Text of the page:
Dear Board of Education member:

As you grapple with budget choices and curriculum trade-offs related to the arts, I’d like to share a quote from Larry Rosenstock who leads High Tech High, a San Diego school started by a group of local tech executives frustrated by a lack of skilled workers.  “There is no test for the future that we can teach to.  What we do know, however, is that being able to make new things is still going to be the way to succeed.  Creativity is a skill that never goes out of style.”   As school environments get ever more rigid and test oriented, arts is the area which advances the traits needed for the future—how to cope with complexity and connect ideas, how to develop grit and determination, how to find your voice and say something– whether with music, words, dance or art.  I can think of nothing more essential for the children of our community.  Please preserve the arts as a critical element of education.

To copy or to iterate?

An article in a recent issue of The Economist argued that being good at copying is at least as important as being innovative.  Here’s my take on it.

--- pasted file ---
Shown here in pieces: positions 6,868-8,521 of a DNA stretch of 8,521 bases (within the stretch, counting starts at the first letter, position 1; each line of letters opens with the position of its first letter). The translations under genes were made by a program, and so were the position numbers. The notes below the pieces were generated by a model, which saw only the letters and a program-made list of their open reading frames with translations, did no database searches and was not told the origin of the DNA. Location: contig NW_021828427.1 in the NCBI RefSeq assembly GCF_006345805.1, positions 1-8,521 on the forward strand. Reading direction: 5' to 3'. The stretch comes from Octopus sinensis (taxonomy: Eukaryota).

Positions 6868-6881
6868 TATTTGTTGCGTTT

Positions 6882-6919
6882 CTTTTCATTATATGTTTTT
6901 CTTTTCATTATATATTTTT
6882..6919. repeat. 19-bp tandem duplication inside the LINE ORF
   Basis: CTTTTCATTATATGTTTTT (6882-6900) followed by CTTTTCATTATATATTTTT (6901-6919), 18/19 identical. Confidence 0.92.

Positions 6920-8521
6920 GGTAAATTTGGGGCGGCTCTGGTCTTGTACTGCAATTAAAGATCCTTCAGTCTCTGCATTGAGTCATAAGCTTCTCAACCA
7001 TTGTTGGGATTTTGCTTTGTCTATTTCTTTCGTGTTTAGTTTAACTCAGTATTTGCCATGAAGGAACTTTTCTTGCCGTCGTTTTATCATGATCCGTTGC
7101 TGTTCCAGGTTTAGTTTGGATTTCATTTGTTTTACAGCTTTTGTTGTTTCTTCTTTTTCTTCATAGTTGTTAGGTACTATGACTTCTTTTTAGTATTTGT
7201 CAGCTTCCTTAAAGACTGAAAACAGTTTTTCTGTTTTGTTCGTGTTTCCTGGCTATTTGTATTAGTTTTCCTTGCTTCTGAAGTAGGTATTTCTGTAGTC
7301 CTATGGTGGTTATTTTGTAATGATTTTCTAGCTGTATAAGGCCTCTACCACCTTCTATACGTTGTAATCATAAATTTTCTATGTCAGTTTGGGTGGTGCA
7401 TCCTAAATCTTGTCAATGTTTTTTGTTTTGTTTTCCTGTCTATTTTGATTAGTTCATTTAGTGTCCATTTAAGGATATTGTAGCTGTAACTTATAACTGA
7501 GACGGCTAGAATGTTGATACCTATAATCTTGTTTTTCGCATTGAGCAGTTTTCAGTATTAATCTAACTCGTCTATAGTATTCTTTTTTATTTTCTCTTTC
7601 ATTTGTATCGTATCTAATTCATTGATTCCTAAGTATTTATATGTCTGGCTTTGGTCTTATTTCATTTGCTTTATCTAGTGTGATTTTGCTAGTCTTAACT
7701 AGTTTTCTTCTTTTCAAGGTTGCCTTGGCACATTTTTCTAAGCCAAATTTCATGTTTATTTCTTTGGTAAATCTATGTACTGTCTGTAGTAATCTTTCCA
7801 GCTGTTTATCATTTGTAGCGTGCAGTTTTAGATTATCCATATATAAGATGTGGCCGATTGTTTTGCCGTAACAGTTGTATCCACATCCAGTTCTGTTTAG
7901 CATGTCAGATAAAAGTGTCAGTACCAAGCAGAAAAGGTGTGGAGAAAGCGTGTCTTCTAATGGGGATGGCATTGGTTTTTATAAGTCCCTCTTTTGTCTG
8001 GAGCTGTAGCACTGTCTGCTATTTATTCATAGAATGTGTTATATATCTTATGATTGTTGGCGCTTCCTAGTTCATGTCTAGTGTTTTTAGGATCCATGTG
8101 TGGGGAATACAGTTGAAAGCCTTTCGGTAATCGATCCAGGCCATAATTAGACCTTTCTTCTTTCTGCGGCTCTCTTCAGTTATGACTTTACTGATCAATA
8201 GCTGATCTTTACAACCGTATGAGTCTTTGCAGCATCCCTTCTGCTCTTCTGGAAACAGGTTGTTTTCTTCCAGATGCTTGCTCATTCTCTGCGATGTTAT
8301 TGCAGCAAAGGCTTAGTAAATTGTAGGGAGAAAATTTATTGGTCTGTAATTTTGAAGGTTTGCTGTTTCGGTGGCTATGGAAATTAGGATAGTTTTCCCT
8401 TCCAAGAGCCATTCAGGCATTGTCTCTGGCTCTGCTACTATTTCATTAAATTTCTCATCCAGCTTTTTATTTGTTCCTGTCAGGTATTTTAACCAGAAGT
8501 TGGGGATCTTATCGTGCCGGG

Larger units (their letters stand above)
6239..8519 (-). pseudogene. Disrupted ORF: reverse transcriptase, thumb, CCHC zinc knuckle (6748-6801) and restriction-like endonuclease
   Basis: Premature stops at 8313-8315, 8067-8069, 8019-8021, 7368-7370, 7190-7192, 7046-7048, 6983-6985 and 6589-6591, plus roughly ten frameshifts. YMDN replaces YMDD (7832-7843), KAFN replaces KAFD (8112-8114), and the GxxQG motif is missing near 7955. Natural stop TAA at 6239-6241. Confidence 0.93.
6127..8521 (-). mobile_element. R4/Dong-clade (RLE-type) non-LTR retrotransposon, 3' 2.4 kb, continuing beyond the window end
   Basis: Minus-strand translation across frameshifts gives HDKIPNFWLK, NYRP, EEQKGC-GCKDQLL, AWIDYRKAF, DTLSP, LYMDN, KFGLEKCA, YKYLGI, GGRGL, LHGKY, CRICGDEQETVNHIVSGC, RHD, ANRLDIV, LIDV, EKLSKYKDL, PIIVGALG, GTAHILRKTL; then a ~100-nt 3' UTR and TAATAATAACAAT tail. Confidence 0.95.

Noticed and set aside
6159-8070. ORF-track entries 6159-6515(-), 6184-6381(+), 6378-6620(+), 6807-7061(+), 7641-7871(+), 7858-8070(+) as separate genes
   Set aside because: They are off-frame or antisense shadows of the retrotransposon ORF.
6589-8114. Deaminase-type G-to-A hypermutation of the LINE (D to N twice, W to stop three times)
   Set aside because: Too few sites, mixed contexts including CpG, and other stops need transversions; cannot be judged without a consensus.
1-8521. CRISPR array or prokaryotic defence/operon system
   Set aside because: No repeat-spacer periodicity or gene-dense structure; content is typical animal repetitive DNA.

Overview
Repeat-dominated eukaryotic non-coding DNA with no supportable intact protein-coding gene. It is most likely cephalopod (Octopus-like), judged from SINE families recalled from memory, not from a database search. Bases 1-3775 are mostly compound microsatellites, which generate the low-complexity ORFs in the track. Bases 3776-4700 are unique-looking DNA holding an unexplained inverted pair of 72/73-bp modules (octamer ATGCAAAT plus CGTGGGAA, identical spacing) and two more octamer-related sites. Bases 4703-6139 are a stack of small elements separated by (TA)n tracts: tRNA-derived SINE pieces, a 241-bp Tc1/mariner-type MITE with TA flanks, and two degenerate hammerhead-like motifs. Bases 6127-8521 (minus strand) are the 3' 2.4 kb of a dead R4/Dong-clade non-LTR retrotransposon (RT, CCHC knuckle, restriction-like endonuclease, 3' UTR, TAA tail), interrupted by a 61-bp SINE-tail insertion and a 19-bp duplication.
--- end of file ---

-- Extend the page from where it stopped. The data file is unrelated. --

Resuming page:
Schumpeter’s recent piece on Pretty Profitable Parrots seemed to confuse iteration with copying.  Building on the ideas of others is how the world gets better.  All progress stems from what preceded it.  Sir Isaac Newton captured this concept, saying  “If I have seen further it is by standing on the shoulders of giants.”  It can be both brilliant and noble to seek and reapply ideas from one field to another (as in the case of Victoria’s Secret) or to envision an interface so elegant and simple that it transforms a technology (as with Apple and the MP3 player).  But it is not the same as being a copycat.  Copying is taking what is not yours and claiming it as your own, as illustrated by the image of a student leaning over to view his classmate’s work so he can scribble it down on his own test.  Iteration is listening well and contributing something to the conversation.

What do you think?

© May 2012 by Pam Daniels.  All rights reserved.